Miley Cyrus and Unholy Sex

Marilette Sanchez

In the past decade, pop icon Miley Cyrus has successfully shocked us with her sexually charged antics. Hannah Montana, her Disney Channel alter ego, seems like a distant dream. Cyrus is back, this time with She Is Coming, the first of three, six-song EPs that will make up one collection titled She Is: Miley Cyrus.

Cyrus has always been a gifted performer with a soulful voice and an eclectic range of musical influences (country, pop, and hip-hop to name a few). She Is Coming displays that talent, as well as the now-familiar glorification of casual sex. With Cyrus’ reputation preceding her, the sexually explicit lyrics here are only mildly shocking. Cyrus opens with “Mother’s Daughter,” a throbbing female empowerment anthem in which she is a “freak,” warning naysayers not to mess with her “freedom.” In both “Unholy” and “D.R.E.A.M.,” the catchy melodies over an understated trap beat bring us back to Cyrus hits like “Party in the U.S.A.” The lyrics, however, remind us that we’re no longer dealing with the 2009 Miley Cyrus. On “Unholy” she sings:

Wake up in the middle of a breakdown / Have sex on the table with the takeout ...

I’m sick of … people calling me obscene / You hate me, you love me / You just wanna touch me / I'm only trying to get some peace / So let me do me ...

I’m a little bit unholy / So what? So’s everybody else

Although Cyrus has been married for several months now to Liam Hemsworth of Hunger Games fame, “Unholy” doesn’t seem to be about the intimate sort of mutual love that is shared within a committed relationship. Cyrus makes it seem as if her sexual partners are merely a means to her own pleasure. In reality, each of us are made in the image of God. As such, all human beings have intrinsic value and deserve to be appreciated and accepted apart from what pleasure he or she can bring to another person. For Christians, sexual relationships involve so much more, which is why they are best enjoyed within the lifelong commitment of marriage.

And those relationships are to be enjoyed. Many times, it seems as if those who disagree with a carefree attitude toward sex go so far as to despise sex altogether, considering it to be shameful in all its forms. Christians sometimes fail to see sex as the God-given gift it is, in the right context and with the right motives. In Man, Woman, and the Meaning of Love, Christian philosopher Dietrich von Hildebrand exhorts believers who are tempted to view sex as shameful to “consider the implications of the fact that liturgy uses it as an analogy for the relation of the soul to God. Is it not obvious that only something which is noble on the human level can be used as an analogy for the supernatural relation of the soul to Christ?”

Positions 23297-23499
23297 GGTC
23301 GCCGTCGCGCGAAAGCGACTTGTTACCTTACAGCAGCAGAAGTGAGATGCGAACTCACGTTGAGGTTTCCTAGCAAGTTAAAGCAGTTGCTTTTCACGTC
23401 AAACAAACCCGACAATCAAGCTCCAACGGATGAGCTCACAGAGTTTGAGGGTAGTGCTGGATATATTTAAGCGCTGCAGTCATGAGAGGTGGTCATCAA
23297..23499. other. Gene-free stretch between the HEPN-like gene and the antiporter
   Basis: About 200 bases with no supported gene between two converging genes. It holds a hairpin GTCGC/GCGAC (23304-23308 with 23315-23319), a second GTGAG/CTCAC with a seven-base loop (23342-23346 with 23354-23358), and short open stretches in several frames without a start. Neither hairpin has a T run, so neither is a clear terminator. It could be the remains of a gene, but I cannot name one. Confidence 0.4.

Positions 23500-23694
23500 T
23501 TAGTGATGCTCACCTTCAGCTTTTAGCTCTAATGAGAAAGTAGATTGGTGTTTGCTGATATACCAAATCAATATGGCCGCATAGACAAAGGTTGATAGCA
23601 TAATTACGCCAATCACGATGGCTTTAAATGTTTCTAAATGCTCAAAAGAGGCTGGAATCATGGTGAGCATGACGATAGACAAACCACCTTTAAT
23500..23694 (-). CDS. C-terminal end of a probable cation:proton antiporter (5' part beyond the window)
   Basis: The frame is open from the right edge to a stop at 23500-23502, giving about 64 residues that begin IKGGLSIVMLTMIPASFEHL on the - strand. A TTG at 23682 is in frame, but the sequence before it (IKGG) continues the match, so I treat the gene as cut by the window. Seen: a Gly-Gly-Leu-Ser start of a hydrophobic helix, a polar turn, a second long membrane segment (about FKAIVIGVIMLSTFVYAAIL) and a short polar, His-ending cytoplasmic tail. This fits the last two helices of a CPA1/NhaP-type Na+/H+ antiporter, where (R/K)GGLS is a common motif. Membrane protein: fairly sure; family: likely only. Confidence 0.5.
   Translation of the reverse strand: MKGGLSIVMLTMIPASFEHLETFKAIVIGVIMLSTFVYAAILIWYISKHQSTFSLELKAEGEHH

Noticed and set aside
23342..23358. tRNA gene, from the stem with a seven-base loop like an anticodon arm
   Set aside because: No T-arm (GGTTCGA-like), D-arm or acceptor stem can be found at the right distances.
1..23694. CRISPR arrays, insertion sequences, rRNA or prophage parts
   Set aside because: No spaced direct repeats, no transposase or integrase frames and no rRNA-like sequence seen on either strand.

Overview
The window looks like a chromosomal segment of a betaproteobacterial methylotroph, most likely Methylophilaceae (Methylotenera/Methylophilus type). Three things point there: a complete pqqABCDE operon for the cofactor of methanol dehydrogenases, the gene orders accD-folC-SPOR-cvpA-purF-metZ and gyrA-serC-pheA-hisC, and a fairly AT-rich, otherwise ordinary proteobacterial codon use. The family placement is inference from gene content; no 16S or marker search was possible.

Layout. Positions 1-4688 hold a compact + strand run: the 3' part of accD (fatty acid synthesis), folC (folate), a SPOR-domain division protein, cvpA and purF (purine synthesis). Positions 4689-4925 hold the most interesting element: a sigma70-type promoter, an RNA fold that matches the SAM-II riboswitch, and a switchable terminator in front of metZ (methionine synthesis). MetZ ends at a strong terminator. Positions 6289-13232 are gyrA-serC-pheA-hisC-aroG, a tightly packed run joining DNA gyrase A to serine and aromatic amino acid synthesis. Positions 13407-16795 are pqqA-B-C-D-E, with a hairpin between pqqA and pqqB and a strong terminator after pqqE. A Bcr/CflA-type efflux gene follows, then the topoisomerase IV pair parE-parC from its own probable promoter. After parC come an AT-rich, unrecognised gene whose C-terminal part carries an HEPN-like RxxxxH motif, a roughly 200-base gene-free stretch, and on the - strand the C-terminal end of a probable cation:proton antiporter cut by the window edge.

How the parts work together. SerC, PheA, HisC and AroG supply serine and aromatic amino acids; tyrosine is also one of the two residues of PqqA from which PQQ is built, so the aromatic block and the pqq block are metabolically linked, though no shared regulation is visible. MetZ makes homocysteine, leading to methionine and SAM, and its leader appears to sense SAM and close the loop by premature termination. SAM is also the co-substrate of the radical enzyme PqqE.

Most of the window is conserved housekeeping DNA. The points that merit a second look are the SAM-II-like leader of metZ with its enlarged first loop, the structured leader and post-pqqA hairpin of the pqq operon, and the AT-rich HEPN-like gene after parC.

Christians sometimes fail to see sex as the God-given gift it is.

Given that many Christians can give the impression that all sex is shameful, I am sympathetic to Cyrus and others who give in to the allure of sexual “freedom” outside of marriage. They are, after all, seeking something that is inherently good.

On She is Coming, Cyrus makes the age-old pop star move of closing with a power ballad (“The Most”), which brings an emotional depth to the EP. It is here that Cyrus comes the closest to portraying the true purpose of sex. “The Most” features a refreshing, soulful delivery from Cyrus, who is possibly singing of her new husband:

Oh, oh, and even in my darkest days

Even in my lowest place, you love me the most

And even when I can't stay, even when I run away

You love me the most ...

Your tender touch is the healing that I seek

The over-the-top descriptions of sexual activity in Cyrus’ previous songs perpetuate the myth that sex is purely a physical act. On “The Most,” she finally portrays the emotional and spiritual aspects of sex. She describes the value of the sexual relationship apart from the sole physical pleasure it brings. When one denies the emotional and spiritual connection that one makes with his or her sexual partner, it can lead to hurt and heartache—a far cry from the joy and pleasure of God’s original plan for sexual relationships.

Pursuing individual pleasure leads to dissatisfaction and loneliness. If we honor a total connection of emotions, body, spirit, and will, we find contentment. God sets up parameters for sex not to kill our fun and enjoyment, but so we can enjoy this God-given gift to its fullest potential. There is a sense of emotional and spiritual bonding and ecstasy that one can only experience with a committed partner in marriage. Cyrus is right: sex can be unholy. But it can be holy too.

Topics: Music